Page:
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    I was in a similar situation, got in at 17 and out by 21. Started taking a light load (2 courses, 6 semester credits - 2x6) while working full time and still participating in the reserves. Next semester I took on 4 courses (4x12), 2 easy/2 hard, then eventually worked up to some insane 6x18 schedules and 4x11 over the summer. It all depends on your situation and what you're capable of handling. Just be sure to maintain your grades and follow the previous advice on gaining some volunteering/clinical experience.

    There are definitely good things coming down for you later this year when it comes to the new GIbill. Look at http://www.gibill.va.gov/GI_Bill_Info/CH33/Benefit_Comparison_Chart.htm for what you qualify for and what you need to do to certify your enrollment under the new program. There is also a Q&A section but contact your school's representative for details and they are the ones that set you up for certification. I would imagine the months you have remaining on CH30 would transfer to CH33 once they transition to the new program in Aug.
     
  12. darkosbunny

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    http://www.oefoif.va.gov/
    http://www.med.navy.mil/sites/nhcgl/Pages/5yrComVets.aspx

    We just had a VA rep at my SEPS class and he verified that you have to be an OIF/OEF vet to rate the 5 year VA hospital deal. They may have other benefits for non-deployers but not free, unlimited access to a VA hospital for 5 years.
     
    #11 darkosbunny, Mar 11, 2009
    Last edited: Mar 11, 2009
  13. scottyT

    scottyT Real Member
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    This is an expanded access program that VA instituted to ensure continuity of care with OIF/OEF vets. I have been discharged as a non combat, non-service connected vet since 2003 and I still receive unlimited VA care. In fact, I used a VA ER just about a year ago and payed absolutely nothing. It used to be free for me but you have to fill out a means test on an annual basis that determines whether you have to make the copay or not. I made too much money last year to qualify as copay exempt for this year. The copays are quite reasonable if you do fall into this category. The expanded program you're talking about is absolutely free--meaning no means test required. Once again, this program was made to ensure that new vets have quick access to VA services with less red tape but any honorably discharged veteran can apply. You DO NOT have to be a combat veteran to qualify for VA medical care.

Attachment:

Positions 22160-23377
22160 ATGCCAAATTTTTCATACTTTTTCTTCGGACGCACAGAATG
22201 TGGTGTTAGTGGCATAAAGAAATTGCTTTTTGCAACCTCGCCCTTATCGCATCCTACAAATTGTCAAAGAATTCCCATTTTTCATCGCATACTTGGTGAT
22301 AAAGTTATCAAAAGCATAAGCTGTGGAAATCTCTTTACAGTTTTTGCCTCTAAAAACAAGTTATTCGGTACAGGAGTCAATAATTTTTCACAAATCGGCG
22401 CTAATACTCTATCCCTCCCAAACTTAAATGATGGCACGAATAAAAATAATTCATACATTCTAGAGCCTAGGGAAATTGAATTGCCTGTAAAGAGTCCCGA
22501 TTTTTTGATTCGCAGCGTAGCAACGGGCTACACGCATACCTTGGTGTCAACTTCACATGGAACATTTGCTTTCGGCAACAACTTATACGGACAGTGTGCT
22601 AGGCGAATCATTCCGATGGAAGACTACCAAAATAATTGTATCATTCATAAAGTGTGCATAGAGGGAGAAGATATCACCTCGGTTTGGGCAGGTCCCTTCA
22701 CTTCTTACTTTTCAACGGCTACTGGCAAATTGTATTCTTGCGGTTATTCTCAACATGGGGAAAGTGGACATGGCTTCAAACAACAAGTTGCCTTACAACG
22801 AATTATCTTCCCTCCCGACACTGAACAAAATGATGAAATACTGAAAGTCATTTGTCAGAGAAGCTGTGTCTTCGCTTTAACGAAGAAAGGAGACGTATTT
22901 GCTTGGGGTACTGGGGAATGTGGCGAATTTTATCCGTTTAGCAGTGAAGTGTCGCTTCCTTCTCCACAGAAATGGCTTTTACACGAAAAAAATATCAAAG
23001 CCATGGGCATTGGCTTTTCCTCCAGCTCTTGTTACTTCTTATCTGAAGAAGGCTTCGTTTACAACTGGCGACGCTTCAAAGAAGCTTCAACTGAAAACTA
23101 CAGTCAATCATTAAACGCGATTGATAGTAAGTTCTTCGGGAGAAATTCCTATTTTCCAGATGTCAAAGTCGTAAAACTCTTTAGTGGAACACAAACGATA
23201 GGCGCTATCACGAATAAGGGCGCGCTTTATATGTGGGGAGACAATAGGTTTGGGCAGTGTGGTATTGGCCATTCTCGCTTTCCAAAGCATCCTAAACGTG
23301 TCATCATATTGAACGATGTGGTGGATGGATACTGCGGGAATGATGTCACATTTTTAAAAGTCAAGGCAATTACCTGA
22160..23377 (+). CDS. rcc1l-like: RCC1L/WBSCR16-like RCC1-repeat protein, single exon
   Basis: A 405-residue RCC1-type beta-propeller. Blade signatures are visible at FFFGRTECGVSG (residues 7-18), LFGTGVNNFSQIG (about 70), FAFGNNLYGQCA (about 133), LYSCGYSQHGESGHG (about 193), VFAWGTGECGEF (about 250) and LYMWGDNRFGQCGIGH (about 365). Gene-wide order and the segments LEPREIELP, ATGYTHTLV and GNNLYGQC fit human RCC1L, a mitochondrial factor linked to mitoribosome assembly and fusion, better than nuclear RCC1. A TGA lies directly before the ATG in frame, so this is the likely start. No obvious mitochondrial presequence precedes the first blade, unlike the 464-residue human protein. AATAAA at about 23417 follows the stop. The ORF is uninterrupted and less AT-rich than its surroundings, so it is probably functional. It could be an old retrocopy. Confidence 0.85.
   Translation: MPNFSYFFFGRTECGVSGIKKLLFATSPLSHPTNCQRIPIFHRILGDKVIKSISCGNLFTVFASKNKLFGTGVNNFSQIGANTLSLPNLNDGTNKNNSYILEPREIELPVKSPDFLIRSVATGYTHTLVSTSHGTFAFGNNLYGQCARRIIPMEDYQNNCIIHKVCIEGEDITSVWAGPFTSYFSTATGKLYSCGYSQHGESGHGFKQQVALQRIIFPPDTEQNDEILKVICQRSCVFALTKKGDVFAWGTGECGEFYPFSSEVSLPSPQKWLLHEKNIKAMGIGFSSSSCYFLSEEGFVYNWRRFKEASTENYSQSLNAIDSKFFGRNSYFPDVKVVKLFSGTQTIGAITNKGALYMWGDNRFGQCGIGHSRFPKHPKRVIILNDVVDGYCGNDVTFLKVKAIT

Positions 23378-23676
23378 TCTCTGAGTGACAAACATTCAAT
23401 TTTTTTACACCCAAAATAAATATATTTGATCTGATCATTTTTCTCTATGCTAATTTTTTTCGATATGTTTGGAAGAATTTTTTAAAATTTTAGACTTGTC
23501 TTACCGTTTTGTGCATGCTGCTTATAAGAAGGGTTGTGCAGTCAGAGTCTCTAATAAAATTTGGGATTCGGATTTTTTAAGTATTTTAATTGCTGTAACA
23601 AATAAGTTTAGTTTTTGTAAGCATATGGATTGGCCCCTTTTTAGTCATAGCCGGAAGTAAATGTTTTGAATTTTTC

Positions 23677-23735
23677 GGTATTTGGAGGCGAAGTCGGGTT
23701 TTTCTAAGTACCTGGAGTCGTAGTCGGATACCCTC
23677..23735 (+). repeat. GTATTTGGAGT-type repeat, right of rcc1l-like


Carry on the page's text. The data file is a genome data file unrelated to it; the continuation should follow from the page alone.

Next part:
14. darkosbunny

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    I stand corrected :cool:
     
  15. scottyT

    scottyT Real Member
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    I should also clarify that veterans who exceed the income threshold and do not have a disability or combat status cannot enroll at this time. But, if you enroll once in your life (like, right after you discharge or when you're in school) then you can continue receiving VA benefits indefinitely as long as you use the service every once in a while. Here's a breakdown of the income thresholds. Keep in mind that VA will allow you to subtract education expenses from your income to calculate a new income.

    http://www.va.gov/healtheligibility/Library/pubs/VAIncomeThresholds/VAIncomeThresholds.pdf
     
  16. m015094

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    scottyT,